take a bow. This is not Clever Hans the counting Arabian stallion mention in this article – Animals that count: How numeracy evolved. Hans turned out not to have all the computational powers claimed by his owner, but horses have been proved to have the ability to differentiate between quantities.
“The ability to represent time and space and number is a precondition for having any experience whatsoever,” says Randy Gallistel, a psychologist at Rutgers University in Piscataway, New Jersey.
Of course, without language or a precise symbolic system to represent numbers, animal numerical abilities will never reach human levels. No chimpanzee will ever learn long division, but with enough practice almost any human can master the challenge.
What animals like salamanders and horses can do to various degrees is tell the difference between quantities of things. Salamanders can tell the difference, in large ratios, between one container of insects and another. Humans also have that same first impression, leaping between differences in quantity first. The larger the difference, say between two containers of jellybeans, the longer it takes for us to determine. Which in turn composes part of how we describe and remember our life experiences. Salamanders aren’t going to catch up with us any time soon, but they’re on that first evolutionary step toward more complex computations. Bees are able to tell the difference between geometric shapes – up to 4. Not a bad skill to have if you’re constantly orienting yourself to your surroundings in order to find food or your way back home.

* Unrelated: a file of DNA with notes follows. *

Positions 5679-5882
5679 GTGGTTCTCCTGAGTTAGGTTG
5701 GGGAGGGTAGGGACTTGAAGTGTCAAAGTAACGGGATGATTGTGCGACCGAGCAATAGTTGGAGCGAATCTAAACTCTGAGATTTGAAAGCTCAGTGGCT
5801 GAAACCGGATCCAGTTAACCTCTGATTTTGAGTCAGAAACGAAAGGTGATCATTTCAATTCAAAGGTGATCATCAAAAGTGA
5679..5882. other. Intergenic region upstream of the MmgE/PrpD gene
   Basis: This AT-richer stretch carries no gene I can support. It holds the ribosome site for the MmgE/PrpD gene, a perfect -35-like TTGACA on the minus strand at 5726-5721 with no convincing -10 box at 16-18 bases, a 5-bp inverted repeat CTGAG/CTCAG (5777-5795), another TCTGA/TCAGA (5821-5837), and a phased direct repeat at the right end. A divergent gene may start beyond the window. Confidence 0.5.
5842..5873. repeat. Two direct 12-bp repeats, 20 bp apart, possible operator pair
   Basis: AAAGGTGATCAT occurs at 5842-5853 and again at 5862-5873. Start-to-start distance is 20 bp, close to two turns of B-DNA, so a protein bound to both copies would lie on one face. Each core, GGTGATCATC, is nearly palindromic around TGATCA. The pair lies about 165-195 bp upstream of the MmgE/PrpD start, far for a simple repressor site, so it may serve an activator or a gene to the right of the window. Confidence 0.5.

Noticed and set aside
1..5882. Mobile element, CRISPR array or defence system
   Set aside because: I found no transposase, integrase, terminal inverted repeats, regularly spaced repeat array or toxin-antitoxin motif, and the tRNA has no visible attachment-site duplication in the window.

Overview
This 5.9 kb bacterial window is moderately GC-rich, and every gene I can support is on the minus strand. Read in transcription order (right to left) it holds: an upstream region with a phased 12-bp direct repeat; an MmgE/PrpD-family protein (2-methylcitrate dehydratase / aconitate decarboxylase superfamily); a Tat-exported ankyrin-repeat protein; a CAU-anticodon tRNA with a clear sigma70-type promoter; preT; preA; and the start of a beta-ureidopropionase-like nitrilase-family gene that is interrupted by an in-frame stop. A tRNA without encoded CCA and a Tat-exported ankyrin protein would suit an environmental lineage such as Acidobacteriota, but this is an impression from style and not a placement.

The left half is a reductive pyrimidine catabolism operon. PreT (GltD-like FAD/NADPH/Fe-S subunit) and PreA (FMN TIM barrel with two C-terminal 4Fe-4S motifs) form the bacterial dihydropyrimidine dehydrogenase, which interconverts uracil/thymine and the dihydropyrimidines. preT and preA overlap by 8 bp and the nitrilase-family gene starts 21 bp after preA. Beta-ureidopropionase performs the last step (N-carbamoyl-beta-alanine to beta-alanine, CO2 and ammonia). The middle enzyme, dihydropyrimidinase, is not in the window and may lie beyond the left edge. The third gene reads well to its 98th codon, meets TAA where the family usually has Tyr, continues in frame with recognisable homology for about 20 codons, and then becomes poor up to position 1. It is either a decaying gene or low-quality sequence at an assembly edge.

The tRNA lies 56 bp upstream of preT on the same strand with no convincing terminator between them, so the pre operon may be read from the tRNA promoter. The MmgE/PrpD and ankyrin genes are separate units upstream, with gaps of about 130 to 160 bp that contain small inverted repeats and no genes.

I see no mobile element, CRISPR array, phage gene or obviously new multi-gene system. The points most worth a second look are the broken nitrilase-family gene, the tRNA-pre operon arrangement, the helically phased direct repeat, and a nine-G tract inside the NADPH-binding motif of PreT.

This caught my eye because when I retire as much as I’d prefer coastal South Carolina or coastal Georgia – despite the nearby nuke, the cost of living might be such that I’ve considered Costa Rica or the west coast of Mexico. Out of habit I’ve referred to America’s social safety net, but what we really have is a few threads. As many people that have worked hard and saved have found out, stuff happens that is beyond your control and that nest egg becomes awfully small or disappears altogether. Maybe things will go well and I’ll get something close to my retirement dream, but just in case I’m considering my options now. Though the way Costa Ricans give directions might take some getting used to, How to Navigate in Costa Rica—Good Luck
Indeed most addresses in Costa Rica are given in relation to a known monument. Where’s the pharmacy? It’s 20 metres north of the jazz café. Where’s the jazz café? It’s 10 metres north of the church. Where’s the church? Why, it’s just across from the old fig tree of San Pedro, of course. But where the hell is this damn tree? I deduced that most addresses given in San Pedro—the upscale suburb of San José where I was renting a room—were dictated in relation to the old tree – this tree seemed to be the key to unlocking the entire navigational system of the area.
To find anything, Gourgy first needed to locate the fabled tree for a point of reference—but she searched endlessly. Finally a taxi driver clued her in on one very crucial secret: “The tree, of course, it’s no longer standing. Now we just give directions from where the tree used to be.”